Calling it Depression Causes Misdiagnoses and Treatment

The name Depression deters people from seeking treatment and taking steps to heal the disease.

The word “depression” connotes a character flaw. The term “depression” does not separate the person from the illness.  Why? Because we identify with our emotions. Our emotional state is linked with our personality. We describe people by their emotions:  He’s a jolly person, a happy person, an energetic person, she’s a sluggish person. She’s always “down.” We even have a nickname for this personality type: “Debbie Downer”  Calling a disease after an emotional state creates a false perception that a person diagnosed with depression has a bad personality. This is viewed more as a personal weakness than a physical issue.

The equivalent assignation for a person who’s had a stroke would be to say, “He’s a mumbler, you can’t understand when he talks. Mumbling is associated more as a character trait. But we don’t say that. We say, “He had a stroke and it’s affecting his ability to speak.”

In most cases we are good at separating the results of an illness from the character of the person. But not with depression. And the social impact is that many people who have “the illness currently known as depression” don’t say anything, don’t seek treatment because the name Depression insinuates personal weakness. And they would rather be sick in secret than to be perceived as weak in public.

Change its Name

Rumpelstilskin had power to take the Queen’s baby unless she could call him by his true name. Calling a physical disease after one possible emotional symptom is like  calling Rumpelstiltskin by the wrong name and then crying as he steals our baby.

I propose we begin by discontinuing the term “Mental Illness” and instead calling it “Brain disease” or “Brain Illness.” The brain is an organ just like the kidneys, lungs, and heart. When the lungs are sick, you can’t breathe well. When the brain is sick, you can’t think right. Thoughts and emotions are processed in the brain through electrical-chemical reactions. If the electric wires malfunction, the thoughts go dark, just like when power lines go down. If the chemical recipes aren’t right, the emotions come out bad, just like using salt instead of sugar when baking cookies. It’s science, not emotion.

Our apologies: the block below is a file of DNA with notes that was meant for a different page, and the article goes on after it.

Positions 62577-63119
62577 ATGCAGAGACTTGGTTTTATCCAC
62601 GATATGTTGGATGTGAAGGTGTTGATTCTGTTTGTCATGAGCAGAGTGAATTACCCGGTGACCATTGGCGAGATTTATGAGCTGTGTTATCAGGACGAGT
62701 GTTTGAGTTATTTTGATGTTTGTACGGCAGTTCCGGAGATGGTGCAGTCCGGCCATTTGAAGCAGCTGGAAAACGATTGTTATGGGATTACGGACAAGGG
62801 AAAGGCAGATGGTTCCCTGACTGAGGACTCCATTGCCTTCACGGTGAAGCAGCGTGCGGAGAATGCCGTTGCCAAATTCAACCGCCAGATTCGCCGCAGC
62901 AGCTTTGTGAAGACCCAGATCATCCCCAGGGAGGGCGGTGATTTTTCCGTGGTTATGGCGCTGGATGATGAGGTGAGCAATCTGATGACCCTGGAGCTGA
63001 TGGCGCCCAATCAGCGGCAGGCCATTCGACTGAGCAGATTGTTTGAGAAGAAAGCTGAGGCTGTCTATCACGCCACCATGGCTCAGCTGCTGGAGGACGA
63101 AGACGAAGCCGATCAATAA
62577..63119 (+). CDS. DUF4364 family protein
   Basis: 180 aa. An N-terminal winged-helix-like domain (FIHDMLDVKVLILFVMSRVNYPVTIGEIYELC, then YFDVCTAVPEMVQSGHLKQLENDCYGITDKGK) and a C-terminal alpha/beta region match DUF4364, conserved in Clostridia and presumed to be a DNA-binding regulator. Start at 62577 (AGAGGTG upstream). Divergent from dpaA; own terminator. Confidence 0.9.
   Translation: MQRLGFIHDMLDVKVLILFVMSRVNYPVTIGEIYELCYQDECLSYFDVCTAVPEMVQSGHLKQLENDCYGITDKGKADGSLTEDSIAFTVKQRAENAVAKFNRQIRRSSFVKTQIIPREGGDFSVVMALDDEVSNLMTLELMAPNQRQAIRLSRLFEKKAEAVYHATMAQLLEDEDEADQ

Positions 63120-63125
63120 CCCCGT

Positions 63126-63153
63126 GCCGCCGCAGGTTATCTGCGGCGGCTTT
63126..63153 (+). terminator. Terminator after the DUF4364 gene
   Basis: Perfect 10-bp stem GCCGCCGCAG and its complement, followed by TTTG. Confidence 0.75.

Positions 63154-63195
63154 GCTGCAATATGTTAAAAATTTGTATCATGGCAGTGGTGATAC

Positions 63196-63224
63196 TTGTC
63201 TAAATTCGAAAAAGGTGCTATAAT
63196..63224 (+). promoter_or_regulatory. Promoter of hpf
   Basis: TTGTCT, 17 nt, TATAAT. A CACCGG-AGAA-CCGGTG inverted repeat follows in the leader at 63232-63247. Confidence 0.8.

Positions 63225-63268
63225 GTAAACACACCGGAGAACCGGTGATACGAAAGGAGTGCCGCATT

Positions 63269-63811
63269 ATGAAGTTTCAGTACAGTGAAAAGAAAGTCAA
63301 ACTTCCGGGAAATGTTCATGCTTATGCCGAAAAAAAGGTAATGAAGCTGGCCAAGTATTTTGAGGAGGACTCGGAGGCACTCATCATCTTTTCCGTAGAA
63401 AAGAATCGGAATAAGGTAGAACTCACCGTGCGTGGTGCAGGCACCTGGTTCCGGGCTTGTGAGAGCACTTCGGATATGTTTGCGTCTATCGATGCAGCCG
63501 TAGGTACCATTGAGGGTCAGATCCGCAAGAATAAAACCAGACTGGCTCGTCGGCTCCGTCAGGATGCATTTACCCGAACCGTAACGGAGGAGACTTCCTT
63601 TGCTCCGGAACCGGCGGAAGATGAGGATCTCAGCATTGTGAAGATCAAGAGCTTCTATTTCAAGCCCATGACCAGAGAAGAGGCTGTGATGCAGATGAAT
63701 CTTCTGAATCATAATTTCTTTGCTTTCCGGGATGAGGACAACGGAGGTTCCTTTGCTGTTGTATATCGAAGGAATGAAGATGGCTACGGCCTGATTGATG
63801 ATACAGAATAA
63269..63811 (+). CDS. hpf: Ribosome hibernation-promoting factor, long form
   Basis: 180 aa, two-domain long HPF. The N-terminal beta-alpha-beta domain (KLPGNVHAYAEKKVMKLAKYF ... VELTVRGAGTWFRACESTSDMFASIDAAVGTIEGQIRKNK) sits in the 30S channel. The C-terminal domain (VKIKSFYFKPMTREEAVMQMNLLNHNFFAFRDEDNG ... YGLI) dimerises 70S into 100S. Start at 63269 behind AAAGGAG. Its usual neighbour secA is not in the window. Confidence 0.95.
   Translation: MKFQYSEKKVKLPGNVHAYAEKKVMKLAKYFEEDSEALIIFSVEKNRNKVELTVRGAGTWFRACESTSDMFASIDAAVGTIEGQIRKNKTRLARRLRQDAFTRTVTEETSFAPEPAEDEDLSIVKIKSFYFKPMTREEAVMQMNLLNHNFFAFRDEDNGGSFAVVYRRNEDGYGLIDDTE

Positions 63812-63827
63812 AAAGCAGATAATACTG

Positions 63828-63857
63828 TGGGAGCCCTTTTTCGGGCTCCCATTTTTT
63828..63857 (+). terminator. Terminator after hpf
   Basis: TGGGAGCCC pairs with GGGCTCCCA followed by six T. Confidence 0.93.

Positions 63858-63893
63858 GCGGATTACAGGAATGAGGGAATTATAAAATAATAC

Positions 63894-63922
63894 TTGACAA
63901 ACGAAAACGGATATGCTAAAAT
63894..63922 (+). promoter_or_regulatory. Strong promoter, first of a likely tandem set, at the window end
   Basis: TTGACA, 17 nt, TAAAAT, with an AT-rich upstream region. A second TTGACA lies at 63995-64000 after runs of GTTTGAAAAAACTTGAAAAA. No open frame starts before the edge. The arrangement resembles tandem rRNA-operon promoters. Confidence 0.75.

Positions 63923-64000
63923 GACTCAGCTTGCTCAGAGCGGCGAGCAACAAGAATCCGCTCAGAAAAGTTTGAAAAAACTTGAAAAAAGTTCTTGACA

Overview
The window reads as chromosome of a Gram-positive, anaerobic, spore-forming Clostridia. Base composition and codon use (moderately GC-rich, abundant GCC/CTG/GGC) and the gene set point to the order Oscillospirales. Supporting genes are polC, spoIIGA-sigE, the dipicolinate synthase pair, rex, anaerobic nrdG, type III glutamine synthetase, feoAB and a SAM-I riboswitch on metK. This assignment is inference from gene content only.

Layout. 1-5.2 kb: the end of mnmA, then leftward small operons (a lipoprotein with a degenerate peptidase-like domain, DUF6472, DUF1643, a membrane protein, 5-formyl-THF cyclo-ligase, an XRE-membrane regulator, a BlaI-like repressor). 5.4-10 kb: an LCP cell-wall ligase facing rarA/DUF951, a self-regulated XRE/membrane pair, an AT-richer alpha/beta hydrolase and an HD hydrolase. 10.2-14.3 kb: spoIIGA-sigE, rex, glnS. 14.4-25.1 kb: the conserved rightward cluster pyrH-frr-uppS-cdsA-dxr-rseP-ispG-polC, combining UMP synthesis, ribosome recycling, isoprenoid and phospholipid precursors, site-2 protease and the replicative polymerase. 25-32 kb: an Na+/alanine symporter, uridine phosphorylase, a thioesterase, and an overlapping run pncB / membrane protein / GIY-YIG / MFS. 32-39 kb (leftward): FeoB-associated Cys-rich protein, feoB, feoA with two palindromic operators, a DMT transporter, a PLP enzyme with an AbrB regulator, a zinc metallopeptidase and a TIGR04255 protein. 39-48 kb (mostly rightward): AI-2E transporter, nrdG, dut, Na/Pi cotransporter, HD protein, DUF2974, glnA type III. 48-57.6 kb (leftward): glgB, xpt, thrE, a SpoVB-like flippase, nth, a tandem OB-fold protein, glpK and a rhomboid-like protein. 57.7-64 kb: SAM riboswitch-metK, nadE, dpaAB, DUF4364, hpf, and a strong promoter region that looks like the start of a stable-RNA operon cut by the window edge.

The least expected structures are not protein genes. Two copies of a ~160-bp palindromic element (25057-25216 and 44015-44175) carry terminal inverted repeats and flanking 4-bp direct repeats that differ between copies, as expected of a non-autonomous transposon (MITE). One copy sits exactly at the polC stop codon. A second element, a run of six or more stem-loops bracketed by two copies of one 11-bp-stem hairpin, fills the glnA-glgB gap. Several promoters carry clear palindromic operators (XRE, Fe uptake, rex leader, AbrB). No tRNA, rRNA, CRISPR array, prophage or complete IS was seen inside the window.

So let’s call it by what it is. Let’s name it for the cause, not after one of the numerous possible symptoms. I don’t have authority or the training to come up with the best name, but I propose it be scientific, sound official, and be related to the root cause of the ailment rather than a resulting emotional symptom.  

For example, the term diabetes is shortened from Diabetes Mellitus which comes from the Greek word diabetes which means to siphon – to pass through and the Latin word mellitus meaning honeyed or sweet. This is because in diabetes excess sugar is found in blood as well as the urine. Excess sugar is siphoned through or passes through the blood. This name helps us to focus on treating the cause of the illness rather than concentrating on the idea that in the United States we currently have over 100 million people who can digest their food properly.

Recently my son was experiencing lack of focus, bouts of anger or depression, head fogginess, and headaches. I dreaded hearing the diagnosis “Depression.”Rather he was diagnosed with Postconcussive Syndrome. That name empowered us. We know to let his brain rest, to cut back on learning new things like memorizing his violin music. He told his school teachers who were understanding and willing to accommodate if he needed extra time for assignments. It was much easier to tell his teachers that he had a concussion than that he had depression.

Currently, this same care and attention isn’t happening with the disease known as depression. The word Depression holds a lot of judgment and misperception. The stigma surrounding depression interferes with accurate diagnosis and treatment. 

To reNAME this disease will empower us to  perceive & understand in a different, more enlightened way. It will help us move out of the space of impatience. The attitude of “Snap out of it” and “This needs to be fixed NOW!”  and into the place of giving people time and  support to heal.

Ep. 13 The Power of Naming

The process of naming the animals demonstrated dominion over the earth.

Power of Naming